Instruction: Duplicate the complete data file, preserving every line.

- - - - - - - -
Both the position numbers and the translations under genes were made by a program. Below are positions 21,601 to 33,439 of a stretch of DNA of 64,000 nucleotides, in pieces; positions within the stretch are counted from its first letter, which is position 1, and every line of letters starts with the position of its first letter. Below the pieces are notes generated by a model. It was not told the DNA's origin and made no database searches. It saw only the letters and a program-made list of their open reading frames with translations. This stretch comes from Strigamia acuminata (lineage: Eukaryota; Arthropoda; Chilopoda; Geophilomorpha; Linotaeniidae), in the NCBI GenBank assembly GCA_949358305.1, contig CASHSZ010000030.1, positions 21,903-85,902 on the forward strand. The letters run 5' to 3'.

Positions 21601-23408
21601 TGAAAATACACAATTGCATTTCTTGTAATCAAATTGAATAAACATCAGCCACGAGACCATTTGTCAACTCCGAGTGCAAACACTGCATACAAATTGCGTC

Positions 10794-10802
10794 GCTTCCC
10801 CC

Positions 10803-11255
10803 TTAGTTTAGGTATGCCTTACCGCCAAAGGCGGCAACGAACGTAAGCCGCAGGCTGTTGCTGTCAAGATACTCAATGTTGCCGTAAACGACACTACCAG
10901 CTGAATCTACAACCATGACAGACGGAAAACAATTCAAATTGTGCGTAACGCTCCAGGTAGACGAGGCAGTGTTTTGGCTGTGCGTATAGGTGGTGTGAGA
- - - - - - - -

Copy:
Both the position numbers and the translations under genes were made by a program. Below are positions 21,601 to 33,439 of a stretch of DNA of 64,000 nucleotides, in pieces; positions within the stretch are counted from its first letter, which is position 1, and every line of letters starts with the position of its first letter. Below the pieces are notes generated by a model. It was not told the DNA's origin and made no database searches. It saw only the letters and a program-made list of their open reading frames with translations. This stretch comes from Strigamia acuminata (lineage: Eukaryota; Arthropoda; Chilopoda; Geophilomorpha; Linotaeniidae), in the NCBI GenBank assembly GCA_949358305.1, contig CASHSZ010000030.1, positions 21,903-85,902 on the forward strand. The letters run 5' to 3'.

Positions 21601-23408
21601 TGAAAATACACAATTGCATTTCTTGTAATCAAATTGAATAAACATCAGCCACGAGACCATTTGTCAACTCCGAGTGCAAACACTGCATACAAATTGCGTC

Positions 10794-10802
10794 GCTTCCC
10801 CC

Positions 10803-11255
10803 TTAGTTTAGGTATGCCTTACCGCCAAAGGCGGCAACGAACGTAAGCCGCAGGCTGTTGCTGTCAAGATACTCAATGTTGCCGTAAACGACACTACCAG
10901 CTGAATCTACAACCATGACAGACGGAAAACAATTCAAATTGTGCGTAACGCTCCAGGTAGACGAGGCAGTGTTTTGGCTGTGCGTATAGGTGGTGTGAGA